John: Yes. Ultimately it’s their business context that’s going to drive the value.

Dean: Exactly. So, that first question kicks it off. Now, is that the only question? No, there’s going to be a lot of other coaching questions, to get inside how you’re going to ask it and all, but it kicks off with that. Now, if I have the conversation with the client, which is what is the business problem, and I can find out who’s that important to, how they’ll measure success and the like, will you get the answer now to the how big, and when?

John: Almost certainly.

Dean: Correct. And therefore the internal conversation doesn’t change to not get the answers you want, because absolutely you’ve got to put your answers in and, you know, put it in the CRM tool and have your commit, but you’re helping me have a more appropriate conversation with the end customer.

John: Helping you be on the side of the customer, really talking and asking the questions the customer needs to have asked, rather than “Hey, when are we going to get the deal?”

Dean: Yes. And I need that interaction with the client, to diplomatically challenge their thinking about how we could create additional areas of value for them in the context of solving their problem.

John: And ultimately you become the trusted advisor.

Dean: Absolutely. If you can earn that from the client – fantastic.

John: Absolutely.

Dean: I’d rather have you earn it than your manager effectively undermine your ability to get that kind of feedback.

John: Now, I’m not going to ask you to put it on the table right now, but I know you have five key questions a sales manager should ask a salesperson. Let’s talk about those at another time, and I’d love to be able to share that document with our audience, if you don’t mind.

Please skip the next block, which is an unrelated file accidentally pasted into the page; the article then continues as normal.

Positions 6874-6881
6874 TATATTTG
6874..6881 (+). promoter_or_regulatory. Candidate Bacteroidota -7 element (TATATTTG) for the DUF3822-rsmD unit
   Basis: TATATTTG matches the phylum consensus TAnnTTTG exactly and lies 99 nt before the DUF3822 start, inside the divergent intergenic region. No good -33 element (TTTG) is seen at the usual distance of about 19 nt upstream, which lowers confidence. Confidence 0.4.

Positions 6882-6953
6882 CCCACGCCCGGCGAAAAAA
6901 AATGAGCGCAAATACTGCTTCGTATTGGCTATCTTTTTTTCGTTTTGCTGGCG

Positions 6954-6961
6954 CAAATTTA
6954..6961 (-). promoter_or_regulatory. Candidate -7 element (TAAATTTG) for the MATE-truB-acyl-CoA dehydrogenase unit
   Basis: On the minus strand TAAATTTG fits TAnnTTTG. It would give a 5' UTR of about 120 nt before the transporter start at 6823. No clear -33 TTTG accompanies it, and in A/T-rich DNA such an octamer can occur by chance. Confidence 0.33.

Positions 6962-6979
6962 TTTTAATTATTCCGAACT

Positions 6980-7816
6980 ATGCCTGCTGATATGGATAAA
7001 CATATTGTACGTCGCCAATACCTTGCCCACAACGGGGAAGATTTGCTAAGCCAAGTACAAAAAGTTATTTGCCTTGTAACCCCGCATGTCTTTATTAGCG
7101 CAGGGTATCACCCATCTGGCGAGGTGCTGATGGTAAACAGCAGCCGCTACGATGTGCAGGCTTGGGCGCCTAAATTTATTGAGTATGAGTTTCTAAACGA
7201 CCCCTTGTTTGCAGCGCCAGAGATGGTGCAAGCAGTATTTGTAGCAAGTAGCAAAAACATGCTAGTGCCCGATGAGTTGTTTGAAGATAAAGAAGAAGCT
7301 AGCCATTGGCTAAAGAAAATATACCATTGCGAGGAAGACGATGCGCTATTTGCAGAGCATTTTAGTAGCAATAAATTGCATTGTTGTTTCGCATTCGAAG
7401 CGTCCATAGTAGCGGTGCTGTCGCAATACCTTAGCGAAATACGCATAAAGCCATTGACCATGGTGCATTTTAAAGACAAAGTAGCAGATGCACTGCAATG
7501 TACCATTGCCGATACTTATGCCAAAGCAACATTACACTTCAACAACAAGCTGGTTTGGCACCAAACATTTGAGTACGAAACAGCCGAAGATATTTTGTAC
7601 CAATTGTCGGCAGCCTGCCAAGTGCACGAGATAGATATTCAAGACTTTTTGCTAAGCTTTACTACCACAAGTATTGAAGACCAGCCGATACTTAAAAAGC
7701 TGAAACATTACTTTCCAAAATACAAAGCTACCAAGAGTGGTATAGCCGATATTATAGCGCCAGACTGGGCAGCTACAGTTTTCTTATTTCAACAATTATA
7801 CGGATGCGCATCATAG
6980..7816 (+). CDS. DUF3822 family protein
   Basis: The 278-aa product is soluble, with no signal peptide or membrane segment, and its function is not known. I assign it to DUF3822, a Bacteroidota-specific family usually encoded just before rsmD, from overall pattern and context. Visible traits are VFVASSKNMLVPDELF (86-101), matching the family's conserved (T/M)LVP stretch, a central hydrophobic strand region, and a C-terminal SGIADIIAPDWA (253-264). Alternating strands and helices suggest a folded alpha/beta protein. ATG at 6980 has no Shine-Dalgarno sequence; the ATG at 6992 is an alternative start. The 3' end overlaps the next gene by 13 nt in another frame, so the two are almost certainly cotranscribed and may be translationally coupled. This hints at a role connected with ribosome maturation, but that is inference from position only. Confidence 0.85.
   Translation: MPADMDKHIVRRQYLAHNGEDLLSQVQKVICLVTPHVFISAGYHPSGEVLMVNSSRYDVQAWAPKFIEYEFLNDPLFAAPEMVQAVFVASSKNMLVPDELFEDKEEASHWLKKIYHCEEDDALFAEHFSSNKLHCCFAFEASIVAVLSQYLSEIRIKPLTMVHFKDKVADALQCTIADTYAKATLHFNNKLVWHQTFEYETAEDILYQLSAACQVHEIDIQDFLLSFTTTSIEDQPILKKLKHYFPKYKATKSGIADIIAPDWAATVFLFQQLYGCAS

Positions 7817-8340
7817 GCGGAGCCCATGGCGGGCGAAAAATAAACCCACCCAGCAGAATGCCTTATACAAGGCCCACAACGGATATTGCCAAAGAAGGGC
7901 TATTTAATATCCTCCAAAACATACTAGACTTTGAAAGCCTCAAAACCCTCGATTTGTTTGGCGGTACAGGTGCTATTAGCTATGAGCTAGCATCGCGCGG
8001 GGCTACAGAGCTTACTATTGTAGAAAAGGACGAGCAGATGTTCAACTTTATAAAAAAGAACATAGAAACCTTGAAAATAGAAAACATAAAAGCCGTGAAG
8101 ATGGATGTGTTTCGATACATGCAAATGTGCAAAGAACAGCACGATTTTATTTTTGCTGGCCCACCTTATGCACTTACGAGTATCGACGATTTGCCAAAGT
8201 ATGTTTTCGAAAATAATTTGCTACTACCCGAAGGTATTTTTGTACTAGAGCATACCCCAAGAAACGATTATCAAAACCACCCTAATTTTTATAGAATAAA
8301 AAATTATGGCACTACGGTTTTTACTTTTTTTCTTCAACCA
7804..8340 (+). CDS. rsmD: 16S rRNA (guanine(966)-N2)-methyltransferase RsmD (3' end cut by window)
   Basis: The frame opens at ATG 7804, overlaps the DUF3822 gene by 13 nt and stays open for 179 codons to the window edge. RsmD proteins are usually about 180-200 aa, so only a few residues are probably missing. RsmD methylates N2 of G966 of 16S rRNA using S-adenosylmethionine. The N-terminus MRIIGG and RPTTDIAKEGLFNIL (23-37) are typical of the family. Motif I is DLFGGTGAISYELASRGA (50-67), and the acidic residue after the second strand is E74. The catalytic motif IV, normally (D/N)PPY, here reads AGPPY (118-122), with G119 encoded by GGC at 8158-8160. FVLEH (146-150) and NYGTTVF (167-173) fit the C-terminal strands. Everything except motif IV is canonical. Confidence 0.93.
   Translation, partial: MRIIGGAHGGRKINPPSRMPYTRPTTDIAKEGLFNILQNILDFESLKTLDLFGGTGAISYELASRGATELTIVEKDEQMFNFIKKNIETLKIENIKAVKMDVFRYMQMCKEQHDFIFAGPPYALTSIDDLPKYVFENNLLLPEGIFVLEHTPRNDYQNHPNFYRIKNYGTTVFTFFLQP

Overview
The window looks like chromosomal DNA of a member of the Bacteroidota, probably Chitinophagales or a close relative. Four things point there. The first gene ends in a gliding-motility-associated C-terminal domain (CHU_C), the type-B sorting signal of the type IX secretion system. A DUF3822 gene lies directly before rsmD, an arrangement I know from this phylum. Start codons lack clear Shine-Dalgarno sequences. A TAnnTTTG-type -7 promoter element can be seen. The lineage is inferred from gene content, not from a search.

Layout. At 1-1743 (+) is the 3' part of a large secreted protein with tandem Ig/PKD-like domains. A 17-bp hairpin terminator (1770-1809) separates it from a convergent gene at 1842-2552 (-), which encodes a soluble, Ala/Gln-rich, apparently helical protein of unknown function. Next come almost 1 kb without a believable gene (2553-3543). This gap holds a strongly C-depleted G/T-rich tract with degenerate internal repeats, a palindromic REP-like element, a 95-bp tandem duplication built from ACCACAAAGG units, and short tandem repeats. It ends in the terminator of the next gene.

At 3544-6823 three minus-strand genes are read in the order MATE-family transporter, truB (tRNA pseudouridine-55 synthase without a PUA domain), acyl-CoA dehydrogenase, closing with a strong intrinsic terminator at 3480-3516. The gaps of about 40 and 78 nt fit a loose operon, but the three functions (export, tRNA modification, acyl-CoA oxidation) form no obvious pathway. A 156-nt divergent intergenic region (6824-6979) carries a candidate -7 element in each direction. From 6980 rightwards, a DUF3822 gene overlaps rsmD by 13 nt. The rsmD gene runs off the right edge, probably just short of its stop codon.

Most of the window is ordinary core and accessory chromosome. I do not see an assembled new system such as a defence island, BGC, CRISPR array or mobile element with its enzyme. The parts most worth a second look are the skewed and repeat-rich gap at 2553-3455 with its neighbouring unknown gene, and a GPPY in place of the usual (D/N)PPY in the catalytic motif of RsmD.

NOTE: Download Dean’s 5 questions here

Dean: Absolutely – no problem doing that at all!

John: Look forward to that.

Dean: You and I can get started straight away!

John: So, there’s some really good coaching advice for sales managers on making sure the salespeople are supported in following the right dialogue with the customer.

Dean: Yes.

John: Thank you very much, Dean – look forward to the next time!

Dean: Excellent, thanks!


More of Dean Kelly:


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John leads three related organisations, Custell, Strategic Selling Group and Sales Masterminds APAC. These help B2B selling organisations, who recognise the need to transform their sales capability, to respond to the tsunami of change that is starting to wash over us all. He works with people who recognise that to survive they must more strategically support their customer in their buying journey - and understand that they must become specialists in the customer's domain in order to be of value to them. He also helps sales teams build differentiated personal brands and leverage the digital and social worlds to engage to create trust and value.